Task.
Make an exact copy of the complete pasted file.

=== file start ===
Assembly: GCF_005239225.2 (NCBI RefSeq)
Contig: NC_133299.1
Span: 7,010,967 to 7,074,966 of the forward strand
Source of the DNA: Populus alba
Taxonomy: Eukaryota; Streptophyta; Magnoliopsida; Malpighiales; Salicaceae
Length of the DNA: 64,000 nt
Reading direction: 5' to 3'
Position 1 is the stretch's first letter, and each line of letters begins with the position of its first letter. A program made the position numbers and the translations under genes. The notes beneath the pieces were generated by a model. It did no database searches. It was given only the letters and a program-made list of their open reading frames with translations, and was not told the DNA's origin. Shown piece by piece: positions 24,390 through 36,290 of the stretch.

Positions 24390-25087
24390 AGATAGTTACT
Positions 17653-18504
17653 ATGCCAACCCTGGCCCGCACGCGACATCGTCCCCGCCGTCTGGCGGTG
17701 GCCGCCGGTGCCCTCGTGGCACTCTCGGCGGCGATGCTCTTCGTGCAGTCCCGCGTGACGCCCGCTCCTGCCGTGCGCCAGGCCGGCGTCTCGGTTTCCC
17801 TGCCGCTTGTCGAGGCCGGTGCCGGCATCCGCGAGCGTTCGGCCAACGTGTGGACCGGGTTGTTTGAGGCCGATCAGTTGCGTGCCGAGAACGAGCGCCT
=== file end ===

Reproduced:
Assembly: GCF_005239225.2 (NCBI RefSeq)
Contig: NC_133299.1
Span: 7,010,967 to 7,074,966 of the forward strand
Source of the DNA: Populus alba
Taxonomy: Eukaryota; Streptophyta; Magnoliopsida; Malpighiales; Salicaceae
Length of the DNA: 64,000 nt
Reading direction: 5' to 3'
Position 1 is the stretch's first letter, and each line of letters begins with the position of its first letter. A program made the position numbers and the translations under genes. The notes beneath the pieces were generated by a model. It did no database searches. It was given only the letters and a program-made list of their open reading frames with translations, and was not told the DNA's origin. Shown piece by piece: positions 24,390 through 36,290 of the stretch.

Positions 24390-25087
24390 AGATAGTTACT
Positions 17653-18504
17653 ATGCCAACCCTGGCCCGCACGCGACATCGTCCCCGCCGTCTGGCGGTG
17701 GCCGCCGGTGCCCTCGTGGCACTCTCGGCGGCGATGCTCTTCGTGCAGTCCCGCGTGACGCCCGCTCCTGCCGTGCGCCAGGCCGGCGTCTCGGTTTCCC
17801 TGCCGCTTGTCGAGGCCGGTGCCGGCATCCGCGAGCGTTCGGCCAACGTGTGGACCGGGTTGTTTGAGGCCGATCAGTTGCGTGCCGAGAACGAGCGCCT